I tend to not charge over 80% unless I need to add range to get to the next charger (or home). 

I'm hedging my bets.

Behind all of this is a 2013 Gen2 LEAF taxi in the UK (C&C is the operator). It's just over 3 years old. It's been charged 13,000 times and a 3rd of those were fast charges. It has driven over 273,000km.

It's battery is currently at 76% of original capacity.....and it is being retired.

A new battery being installed would effectively make it a new car as in all other respects it seems to be sound and it's only 3 years old.

Conclusions? Hard to say....This graph is useful. It's real data from real cars. You may have to register (free) on the SpeakEV site to see it. Basically it says a Gen 2 LEAF owner can reasonably expect no significant loss of battery capacity for 2-3 years....and after that it will probably gently decline into the low 90% range......and after that the data is for older cars with the older battery......with the sole exception of the 2013 C&C  Taxi LEAF ("Whizzy") that was used heavily for 3 years every day and charged up several times each day. You can see its curve on the graph....but it's still 76% after more than 3 years of very heavy use: 273,000km+ and can do at least 100km on a full charge even now.  
 





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davidcole
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  #1726793 27-Feb-2017 08:23
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Just been watching this thread,. and see a lot of talk about the Leaf.  We can only get these 2nd hand right?  can't buy them new any  more?

 

Are there any other pure evs in nz, or are they all hybrids (which I consider just a stepping stone for electric vehicles and therefore wouldn't be interested in them at all)





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trig42
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  #1726876 27-Feb-2017 09:27
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Renault Zoe is pure EV. I think there is a Mitsi iMiev? Also the BMW i3 (without the rex).


davidcole
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  #1726879 27-Feb-2017 09:29
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trig42:

 

Renault Zoe is pure EV. I think there is a Mitsi iMiev? Also the BMW i3 (without the rex).

 

 

Don't they have really short ranges? Like less than 50km? (I know, added non stated requirement)





Previously known as psycik

OpenHAB: Gigabyte AMD A8 BrixOpenHAB with Aeotech ZWave Controller, Raspberry PI, Wemos D1 Mini, Zwave, Xiaomi Humidity and Temperature sensors and Bluetooth LE Sensors
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trig42
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  #1726881 27-Feb-2017 09:31
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I'm not sure. The Zoe is comparable to the Leaf I think. The i3 the same. Both are a lot more expensive though, which is why I'm only looking at the Leaf myself.


Linuxluver

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  #1726908 27-Feb-2017 10:08
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davidcole:

 

Just been watching this thread,. and see a lot of talk about the Leaf.  We can only get these 2nd hand right?  can't buy them new any  more?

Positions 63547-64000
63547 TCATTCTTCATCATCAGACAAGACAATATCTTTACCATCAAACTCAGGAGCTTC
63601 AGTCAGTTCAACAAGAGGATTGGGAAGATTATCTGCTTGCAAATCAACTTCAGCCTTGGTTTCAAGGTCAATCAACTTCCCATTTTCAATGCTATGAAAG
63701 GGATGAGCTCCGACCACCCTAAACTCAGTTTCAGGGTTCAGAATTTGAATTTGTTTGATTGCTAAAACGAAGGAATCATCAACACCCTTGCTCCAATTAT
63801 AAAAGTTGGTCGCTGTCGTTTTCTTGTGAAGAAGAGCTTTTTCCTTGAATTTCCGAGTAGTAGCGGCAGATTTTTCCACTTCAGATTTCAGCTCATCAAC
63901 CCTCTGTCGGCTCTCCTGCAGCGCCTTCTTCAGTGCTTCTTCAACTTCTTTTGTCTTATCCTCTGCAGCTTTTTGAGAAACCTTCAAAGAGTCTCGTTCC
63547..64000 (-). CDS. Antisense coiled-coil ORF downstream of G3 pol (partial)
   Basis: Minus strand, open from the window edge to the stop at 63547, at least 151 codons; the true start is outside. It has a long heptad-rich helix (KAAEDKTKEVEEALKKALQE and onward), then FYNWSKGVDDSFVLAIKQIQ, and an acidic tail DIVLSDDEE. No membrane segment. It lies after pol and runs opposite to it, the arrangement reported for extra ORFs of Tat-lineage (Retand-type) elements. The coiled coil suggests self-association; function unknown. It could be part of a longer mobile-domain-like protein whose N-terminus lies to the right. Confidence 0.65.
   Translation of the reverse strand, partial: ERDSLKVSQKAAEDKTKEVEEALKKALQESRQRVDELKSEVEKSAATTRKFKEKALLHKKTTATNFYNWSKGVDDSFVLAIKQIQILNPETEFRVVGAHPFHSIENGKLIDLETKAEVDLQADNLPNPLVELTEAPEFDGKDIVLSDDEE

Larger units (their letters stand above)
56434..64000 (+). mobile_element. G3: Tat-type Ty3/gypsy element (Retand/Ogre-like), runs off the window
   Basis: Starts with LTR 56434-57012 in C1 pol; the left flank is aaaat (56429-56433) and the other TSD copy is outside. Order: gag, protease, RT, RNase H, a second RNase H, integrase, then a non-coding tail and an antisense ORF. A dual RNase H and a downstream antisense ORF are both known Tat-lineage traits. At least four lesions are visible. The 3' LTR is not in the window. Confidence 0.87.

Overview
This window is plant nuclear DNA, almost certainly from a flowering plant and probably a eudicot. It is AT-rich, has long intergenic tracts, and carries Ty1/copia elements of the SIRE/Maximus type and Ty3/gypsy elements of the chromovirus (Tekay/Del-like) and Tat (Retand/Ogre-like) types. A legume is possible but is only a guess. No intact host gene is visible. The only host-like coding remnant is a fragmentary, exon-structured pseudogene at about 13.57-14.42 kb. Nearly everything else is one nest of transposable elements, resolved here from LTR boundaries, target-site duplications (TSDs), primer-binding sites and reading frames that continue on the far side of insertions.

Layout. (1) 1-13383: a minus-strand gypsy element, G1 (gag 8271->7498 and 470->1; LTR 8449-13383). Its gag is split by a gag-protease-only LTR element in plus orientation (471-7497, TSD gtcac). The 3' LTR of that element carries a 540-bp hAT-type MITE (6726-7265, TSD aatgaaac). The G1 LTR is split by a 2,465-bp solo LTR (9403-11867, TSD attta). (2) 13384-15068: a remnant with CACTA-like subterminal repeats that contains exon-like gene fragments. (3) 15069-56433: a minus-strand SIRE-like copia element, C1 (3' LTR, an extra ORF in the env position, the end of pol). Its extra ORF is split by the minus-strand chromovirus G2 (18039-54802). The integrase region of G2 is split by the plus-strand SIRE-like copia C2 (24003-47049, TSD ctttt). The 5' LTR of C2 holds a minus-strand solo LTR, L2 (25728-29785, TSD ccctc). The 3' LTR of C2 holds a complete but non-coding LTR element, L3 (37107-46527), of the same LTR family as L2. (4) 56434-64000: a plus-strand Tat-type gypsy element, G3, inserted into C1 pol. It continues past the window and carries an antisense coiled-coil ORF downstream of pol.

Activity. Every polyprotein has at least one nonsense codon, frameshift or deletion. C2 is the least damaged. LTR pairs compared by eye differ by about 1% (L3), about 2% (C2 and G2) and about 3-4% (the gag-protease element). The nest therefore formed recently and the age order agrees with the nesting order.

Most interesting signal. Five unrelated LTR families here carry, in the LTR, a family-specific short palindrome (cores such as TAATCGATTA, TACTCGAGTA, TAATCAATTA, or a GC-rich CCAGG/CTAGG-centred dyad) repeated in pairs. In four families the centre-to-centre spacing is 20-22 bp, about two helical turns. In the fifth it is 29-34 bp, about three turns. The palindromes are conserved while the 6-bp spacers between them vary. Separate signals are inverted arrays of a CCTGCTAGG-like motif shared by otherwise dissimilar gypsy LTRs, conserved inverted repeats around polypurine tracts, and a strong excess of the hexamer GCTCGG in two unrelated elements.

Are there any other pure evs in nz, or are they all hybrids (which I consider just a stepping stone for electric vehicles and therefore wouldn't be interested in them at all)

 

 

In addition to the EVs mentioned by Trig42, The Hyundai Ioniq EV and the Tesla Model S and Model X are now also available in NZ. There are others imminent.....but you can buy these today. 

 





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Linuxluver

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  #1726911 27-Feb-2017 10:13
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davidcole:

 

trig42:

 

Renault Zoe is pure EV. I think there is a Mitsi iMiev? Also the BMW i3 (without the rex).

 

 

Don't they have really short ranges? Like less than 50km? (I know, added non stated requirement)

 

 

No.

 

The Zoe 22kw model can do 170km around town and probably 130km on the highway. 

 

The Zoe 41kw model (EV Central in Taupo has 30 of them coming) can do 300km on a charge. 

 

A 24kw LEAF with a good battery can do 130km-170km, depending on terrain and driving style.  

 

A 30kWh LEAF can do 170km-250km depending on terrain and driving style. 

 

A BMW i3 is similar to a 30kw LEAF.....and more if you have the range extender....but you don't need to turn that on at all.  

A Hyundai Ioniq can do 220km on a charge. 









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Linuxluver

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  #1726914 27-Feb-2017 10:15
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trig42:

 

I'm not sure. The Zoe is comparable to the Leaf I think. The i3 the same. Both are a lot more expensive though, which is why I'm only looking at the Leaf myself.

 



EV Central have some 41kWh ZOEs  coming and they are asking around $40,000.....maybe less. It's a great price for an EV with 300km range. 





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Linuxluver

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  #1726917 27-Feb-2017 10:18
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A friend pointed me at this "Head to Head" video on YouTube from Motor Trends. 

It compares several cars....by drag racing them: a Bentley SUV, a Tesla Model X SUV and an Alpha Romeo supercar among them.

The race between the model X and the Alpha is hilarious......and the outcome very impressive....

The link starts at 2:55......end of the Bentley segment, just before the Model X vs Alpha Romeo race(s). 

 https://youtu.be/ib-02b2ooLY?t=2m55s